One of the first jobs that I was assigned to was the Gum Ball fundraising project. Our club had over 600 Gum Ball machines throughout the city and County that were maintained by and individual. He gave our club 12% of the take and this netted the club about $300 dollars per month. My job was to procure new locations for the machines. I enjoyed my challenge but secretly think that the reason they selected me for the chairman was that I had a physique that most resembled a gum ball.

I really enjoyed my years with the Fresno club and participated in most all projects. In 1987 I was asked to serve as president but by that time, Roz and I had decided we wanted to move to Dillon, Montana.

I had attended the Dillon Kiwanis Club several times when we visited in the summers and knew that I would join as soon as I moved. We bought a house in 1988 and moved here in 1989.

I was very impressed with the Dillon club albeit a lot smaller than the one in Fresno. Since I have been with this club I have seen it grow and make a very strong impact on the community. I served as president, Lt. Governor of our division and Governor of the Montana District in 1995-96. I also served as the club secretary for about 3 years and editor of the newsletter for over 5 years.

I am most proud of being named Distinguished Lt. Governor and Distinguished Governor. The Distinguished Governor Award was a real honor and represented a lot of hard work, not so much by me, but my Lt. Governors. Together we built the Montana District to over 2200 members and were named number 1 in North America and number 3 in the world. I got the credit but they did the work. I also ran for International Trustee two times but, thank goodness I was defeated both times. I don’t think I could have handled the stress and travel that came with the 3 year job.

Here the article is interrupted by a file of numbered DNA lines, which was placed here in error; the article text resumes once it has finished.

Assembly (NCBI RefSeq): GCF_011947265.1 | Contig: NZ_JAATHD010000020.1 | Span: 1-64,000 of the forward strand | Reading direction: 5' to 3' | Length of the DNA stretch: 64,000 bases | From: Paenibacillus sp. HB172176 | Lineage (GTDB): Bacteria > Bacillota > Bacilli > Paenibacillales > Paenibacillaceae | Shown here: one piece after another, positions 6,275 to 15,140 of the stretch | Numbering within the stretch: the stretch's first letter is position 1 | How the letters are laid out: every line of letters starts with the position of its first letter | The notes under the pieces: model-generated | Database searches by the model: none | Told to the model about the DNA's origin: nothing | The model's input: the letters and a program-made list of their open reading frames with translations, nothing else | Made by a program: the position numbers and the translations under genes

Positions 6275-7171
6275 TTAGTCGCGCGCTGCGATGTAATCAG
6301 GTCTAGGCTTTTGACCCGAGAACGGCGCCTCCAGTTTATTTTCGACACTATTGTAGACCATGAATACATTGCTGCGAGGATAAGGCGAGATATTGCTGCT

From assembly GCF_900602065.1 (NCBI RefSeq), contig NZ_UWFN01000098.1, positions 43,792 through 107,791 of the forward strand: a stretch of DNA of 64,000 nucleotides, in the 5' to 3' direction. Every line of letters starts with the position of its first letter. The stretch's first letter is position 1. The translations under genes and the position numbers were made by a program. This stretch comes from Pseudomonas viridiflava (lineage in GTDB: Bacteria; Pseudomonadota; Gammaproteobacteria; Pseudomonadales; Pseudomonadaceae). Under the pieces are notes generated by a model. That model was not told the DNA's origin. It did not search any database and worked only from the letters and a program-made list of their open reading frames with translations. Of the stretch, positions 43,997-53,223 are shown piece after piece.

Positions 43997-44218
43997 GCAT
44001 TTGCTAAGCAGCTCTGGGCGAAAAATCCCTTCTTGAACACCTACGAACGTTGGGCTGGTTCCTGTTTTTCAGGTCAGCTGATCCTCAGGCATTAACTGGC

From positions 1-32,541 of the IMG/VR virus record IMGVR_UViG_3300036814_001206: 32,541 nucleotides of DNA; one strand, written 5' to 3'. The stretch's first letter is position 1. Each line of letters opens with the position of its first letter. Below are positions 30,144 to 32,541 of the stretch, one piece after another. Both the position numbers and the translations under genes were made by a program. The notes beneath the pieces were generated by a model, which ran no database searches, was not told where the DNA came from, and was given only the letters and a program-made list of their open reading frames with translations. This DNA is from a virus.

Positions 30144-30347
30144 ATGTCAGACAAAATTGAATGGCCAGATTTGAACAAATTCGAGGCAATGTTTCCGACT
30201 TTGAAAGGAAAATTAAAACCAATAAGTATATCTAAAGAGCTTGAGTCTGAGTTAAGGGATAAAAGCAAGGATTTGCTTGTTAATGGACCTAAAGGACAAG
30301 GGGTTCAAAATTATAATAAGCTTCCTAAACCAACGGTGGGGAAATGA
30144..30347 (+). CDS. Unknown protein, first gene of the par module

I backed off Kiwanis for a little as my health and also Roz’s health became an issue. We are slowly getting back though and hopefully we can participate for many more years.

Incidentally, The Dillon Kiwanis Club was an all male organization until I served as Lt. Governor. Toward the end of my year, I needed one more member to show a net gain of 1 during the year. I broke with tradition and asked Roz to join. She said she might as well since she had been doing much work for Kiwanis for years. The year was 1994 when my lovely China Doll became the first woman in the history of The Dillon Kiwanis Club and what an asset she has been. During my year as Governor she initiated the Baby K Trauma Doll Project as a First Lady Project, now called the Roz Dishno Trauma Doll Project in the Montana District. Over the years she has made hundreds of Trauma Dolls and distributed them to Barrett Hospital emergency to be given to any young person who comes in to help them overcome the trauma that is associated with being a patient.

Roz has also volunteered many other projects such as Health Fair, Christmas Lighting, Pot Luck Fundraisers, etc. I am proud of my Rosalind and her 17 years as a member.

In closing, I encourage all members to volunteer whenever you can. I realize that our mean age is getting older but is still lots we can do. I also challenge each of you to bring in a new member, preferably a younger one who can do the physical work that is needed. We are a great club and have a fantastic membership and all need to pull together. Remember “service is our commitment to the community”.

Gail Koonts said it best when she said, “Service is the price we pay for the space we take up”.